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Thomas Cook is in talks with largest shareholder Fosun Tourism and lenders for a £750 million ($940.9 million) bailout, a proposal giving the Chinese firm control of the British company's core packaged-tour business.
The proposed deal would also give Fosun Tourism a minority interest in Thomas Cook's airline business, marking one of the most significant purchases of a British company by a Chinese group in years.
The world's oldest travel company has been battered by fading demand for its package holidays, high debt and a hot 2018 summer in Europe, which deterred bookings. The company is also weighing approaches for its airline business and Nordic operations.
"After evaluating a broad range of options to reduce our debt and to put our finances onto a more sustainable footing, the board has decided to move forward with a plan to recapitalize the business," Thomas Cook Chief Executive Peter Fankhauser said in a statement.
"While this is not the outcome any of us wanted for our shareholders, this proposal is a pragmatic and responsible solution."
The money would be enough for Thomas Cook to trade over the upcoming winter season and give it flexibility to invest in the business, the company said.
The 178-year-old London-listed company, worth roughly $4 billion after it debuted in June 2007, currently has a market value of about $255 million and has seen its stock more than halve in value so far this year.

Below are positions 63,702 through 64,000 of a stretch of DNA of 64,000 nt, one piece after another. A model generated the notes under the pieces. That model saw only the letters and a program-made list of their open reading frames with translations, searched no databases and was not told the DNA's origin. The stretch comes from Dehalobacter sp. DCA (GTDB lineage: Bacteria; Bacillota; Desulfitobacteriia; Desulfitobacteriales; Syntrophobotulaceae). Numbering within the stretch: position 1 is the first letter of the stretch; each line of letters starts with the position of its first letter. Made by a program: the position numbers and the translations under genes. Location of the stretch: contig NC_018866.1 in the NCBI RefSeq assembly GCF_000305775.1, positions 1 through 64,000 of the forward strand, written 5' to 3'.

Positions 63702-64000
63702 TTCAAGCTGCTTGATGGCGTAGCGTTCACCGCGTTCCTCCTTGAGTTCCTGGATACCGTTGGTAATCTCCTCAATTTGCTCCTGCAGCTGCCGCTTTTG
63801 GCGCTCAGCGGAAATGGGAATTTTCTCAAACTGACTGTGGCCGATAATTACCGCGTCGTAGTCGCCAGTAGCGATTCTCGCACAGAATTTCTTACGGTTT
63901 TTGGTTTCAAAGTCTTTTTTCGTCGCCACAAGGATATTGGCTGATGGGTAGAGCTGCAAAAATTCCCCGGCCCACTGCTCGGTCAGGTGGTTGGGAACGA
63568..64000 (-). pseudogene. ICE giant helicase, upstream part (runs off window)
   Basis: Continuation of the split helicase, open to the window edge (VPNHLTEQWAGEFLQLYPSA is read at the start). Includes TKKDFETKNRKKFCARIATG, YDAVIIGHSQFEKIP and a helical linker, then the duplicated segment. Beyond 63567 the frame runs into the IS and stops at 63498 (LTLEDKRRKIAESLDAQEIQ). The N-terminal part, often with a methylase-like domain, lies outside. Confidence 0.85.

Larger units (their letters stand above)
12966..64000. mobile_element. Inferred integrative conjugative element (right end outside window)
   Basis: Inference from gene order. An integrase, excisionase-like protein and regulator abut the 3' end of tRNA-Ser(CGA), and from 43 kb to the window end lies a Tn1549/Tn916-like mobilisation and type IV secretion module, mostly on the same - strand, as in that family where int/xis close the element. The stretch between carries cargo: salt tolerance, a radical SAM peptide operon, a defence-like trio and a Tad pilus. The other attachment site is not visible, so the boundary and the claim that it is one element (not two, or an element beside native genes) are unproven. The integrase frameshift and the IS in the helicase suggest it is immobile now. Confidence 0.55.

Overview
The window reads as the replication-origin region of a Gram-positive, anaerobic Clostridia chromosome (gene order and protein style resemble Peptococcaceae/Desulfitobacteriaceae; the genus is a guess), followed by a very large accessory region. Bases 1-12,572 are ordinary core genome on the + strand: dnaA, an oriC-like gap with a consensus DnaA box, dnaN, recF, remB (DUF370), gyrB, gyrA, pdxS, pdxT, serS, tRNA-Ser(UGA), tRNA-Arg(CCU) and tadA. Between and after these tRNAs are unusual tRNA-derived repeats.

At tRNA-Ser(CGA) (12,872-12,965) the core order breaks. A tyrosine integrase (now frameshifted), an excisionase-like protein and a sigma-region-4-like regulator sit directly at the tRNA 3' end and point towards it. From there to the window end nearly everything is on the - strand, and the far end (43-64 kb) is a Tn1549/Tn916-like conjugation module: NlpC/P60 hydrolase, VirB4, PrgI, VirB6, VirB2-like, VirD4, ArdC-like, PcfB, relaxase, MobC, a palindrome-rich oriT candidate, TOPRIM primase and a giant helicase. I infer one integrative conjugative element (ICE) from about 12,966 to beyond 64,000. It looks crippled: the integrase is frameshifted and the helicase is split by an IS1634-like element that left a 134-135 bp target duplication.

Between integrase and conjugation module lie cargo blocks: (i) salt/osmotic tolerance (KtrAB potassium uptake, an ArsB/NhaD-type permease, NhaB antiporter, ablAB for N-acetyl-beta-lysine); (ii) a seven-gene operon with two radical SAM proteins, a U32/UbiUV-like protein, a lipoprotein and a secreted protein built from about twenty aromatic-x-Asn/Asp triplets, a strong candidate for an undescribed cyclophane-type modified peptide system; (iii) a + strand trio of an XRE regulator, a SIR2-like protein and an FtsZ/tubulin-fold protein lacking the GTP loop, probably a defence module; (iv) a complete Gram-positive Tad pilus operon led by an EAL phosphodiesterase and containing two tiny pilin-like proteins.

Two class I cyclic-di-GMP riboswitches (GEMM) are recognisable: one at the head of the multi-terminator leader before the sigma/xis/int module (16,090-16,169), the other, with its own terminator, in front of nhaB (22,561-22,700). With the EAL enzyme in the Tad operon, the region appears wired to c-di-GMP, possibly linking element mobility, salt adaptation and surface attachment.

It has had to issue multiple profit warnings as weak demand led to increased promotional activity and earlier discounting than usual.
Neither Thomas Cook nor Fosun Tourism said how much of the proposed funding would come from the Hong Kong-listed owner of the Club Med holiday business brand, which already owns an 18% stake in Thomas Cook.
The British holiday company's tour business had 11 million customers in 2018 and produced 7.4 billion pounds in revenue. Its higher-margin airline business - which includes German holiday carrier Condor - made 3.5 billion pounds in revenue.
The company on Friday said summer bookings in its tour operations business were down 9%, while those at its airline business are down 3%, likely leading to operating profit in the second half of the year coming in lower than the year-ago period.
Thomas Cook's recapitalisation proposal, which may comprise a capital injection and new financing facilities, comes a month after Thomas Cook said it was in talks with Fosun following the Chinese firm's preliminary approach.
"Fosun is a shareholder in Thomas Cook, because it is a British company operating in the global travel industry, in which we have extensive experience," Fosun Tourism told Reuters in an email on Friday.
"We are committed investors, with a proven track record of turning around iconic brands including Club Med and Wolverhampton Wanderers FC."
Thomas Cook's proposal envisions that a significant amount of its external bank and bond debt will be converted into equity, and that existing Thomas Cook shareholders will have their stakes significantly diluted as a result of the recapitalisation.
The proposal is subject to due diligence and further discussion, among other things, Fosun said.